In this work, a recently developed method for forming copolymer-stabilized interfaces (CSI) between aqueous droplets is pursued to as a means to construct smart materials and systems. The ABA type copolymer employed consists of two hydrophilic (PEO) groups sandwiching a hydrophobic PDMS core. Aqueous droplets submerged in triblock copolymer (PEO-PDMS-PEO)-oil mixtures are rapidly coated in copolymer monolayers, however, unlike phospholipid-stabilized droplet interface bilayers (DIBs), electrical measurements reveal that there is no spontaneous formation of a “thinned” interface with droplet contact alone. The capacitance of the interface begins increasing significantly only upon application of sufficient voltage (>100mV), and capacitance then stabilizes within minutes. Further, the interfacial capacitance and area decreases when applied voltage is reduced back to 0mV, and droplets eventually return to their initial separated state. The fact that droplet adhesion and formation of the interface is voltage dependent and completely reversible clearly distinguishes a CSI from a DIB, and the novel polymer based interface is significantly more robust with average rupture potential of ≥ 800mV compared to 200–300mV with DIBs.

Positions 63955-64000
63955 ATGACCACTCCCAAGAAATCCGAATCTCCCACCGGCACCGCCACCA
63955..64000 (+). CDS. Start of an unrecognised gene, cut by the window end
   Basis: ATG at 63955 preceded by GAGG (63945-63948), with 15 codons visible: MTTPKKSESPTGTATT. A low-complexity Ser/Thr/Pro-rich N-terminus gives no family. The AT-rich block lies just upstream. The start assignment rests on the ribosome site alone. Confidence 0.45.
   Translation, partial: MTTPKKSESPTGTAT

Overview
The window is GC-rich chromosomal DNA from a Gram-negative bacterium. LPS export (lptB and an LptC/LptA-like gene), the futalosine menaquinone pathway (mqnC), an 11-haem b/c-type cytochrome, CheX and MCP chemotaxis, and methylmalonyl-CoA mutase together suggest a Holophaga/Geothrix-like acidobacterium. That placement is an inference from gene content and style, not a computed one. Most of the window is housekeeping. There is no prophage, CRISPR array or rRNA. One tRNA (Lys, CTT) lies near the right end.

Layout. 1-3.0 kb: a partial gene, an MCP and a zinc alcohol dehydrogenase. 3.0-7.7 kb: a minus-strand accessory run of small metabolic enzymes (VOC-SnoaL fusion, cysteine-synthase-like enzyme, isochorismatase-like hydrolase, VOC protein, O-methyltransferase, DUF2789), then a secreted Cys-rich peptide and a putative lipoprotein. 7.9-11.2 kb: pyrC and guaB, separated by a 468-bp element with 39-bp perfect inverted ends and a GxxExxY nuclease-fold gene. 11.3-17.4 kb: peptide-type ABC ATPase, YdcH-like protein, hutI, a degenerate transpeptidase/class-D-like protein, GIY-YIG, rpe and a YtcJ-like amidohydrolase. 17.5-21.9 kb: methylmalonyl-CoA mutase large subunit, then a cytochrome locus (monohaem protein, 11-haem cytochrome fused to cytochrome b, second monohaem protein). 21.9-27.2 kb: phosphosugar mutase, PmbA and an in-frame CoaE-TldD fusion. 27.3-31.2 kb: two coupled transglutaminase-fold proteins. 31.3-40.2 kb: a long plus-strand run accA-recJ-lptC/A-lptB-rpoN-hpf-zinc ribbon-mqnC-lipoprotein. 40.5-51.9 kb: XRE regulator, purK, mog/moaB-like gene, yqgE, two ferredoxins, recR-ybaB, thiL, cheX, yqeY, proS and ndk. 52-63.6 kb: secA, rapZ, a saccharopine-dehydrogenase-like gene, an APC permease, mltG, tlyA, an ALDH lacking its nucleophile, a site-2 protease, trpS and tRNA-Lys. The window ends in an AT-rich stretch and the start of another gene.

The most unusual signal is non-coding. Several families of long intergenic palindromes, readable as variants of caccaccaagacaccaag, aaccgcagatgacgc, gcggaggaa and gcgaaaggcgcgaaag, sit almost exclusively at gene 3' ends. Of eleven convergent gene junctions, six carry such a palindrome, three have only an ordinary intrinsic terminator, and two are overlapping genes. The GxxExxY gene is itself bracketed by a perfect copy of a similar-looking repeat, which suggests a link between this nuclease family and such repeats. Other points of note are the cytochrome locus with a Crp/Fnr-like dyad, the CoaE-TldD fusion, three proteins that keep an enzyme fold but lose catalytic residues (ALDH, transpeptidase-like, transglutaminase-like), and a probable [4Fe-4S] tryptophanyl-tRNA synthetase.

Durable and stable CSIs could feasibly be used in applications ranging from sensing and energy harvesting to mechanical actuation. To demonstrate, this work introduces a new version of the DIB based hair cell sensor, now replacing lipids with block copolymers to provide greater durability, stability, and resistance to rupture when subjected to airflow. We calculate the current generated by the vibrating membranes in DIBs and CSIs to study the influence of surfactant selection on the hair cell durability and the related airflow operation range. We conclude that the hair cell constructed using triblock copolymer, as opposed to a DIB, withstands higher nominal airflow speeds (45m/s) and higher applied bias voltages (i.e. 0.1–1V) without rupturing. The ability to apply higher voltages provides a means of tuning the hair-cell sensitivity. Separately, the results of initial trials demonstrate the possibility for voltage-controlled shape change using networks of droplets and CSIs. The ability to apply large voltages and induce change in interfacial area leads to rearrangement of the droplet networks due to conservation of volume. Several embodiments of possible actuators based on this mechanism are discussed. In concert, the various aspects of this work highlight the potential use of CSIs in developing novel, reliable smart materials for sensing and actuation.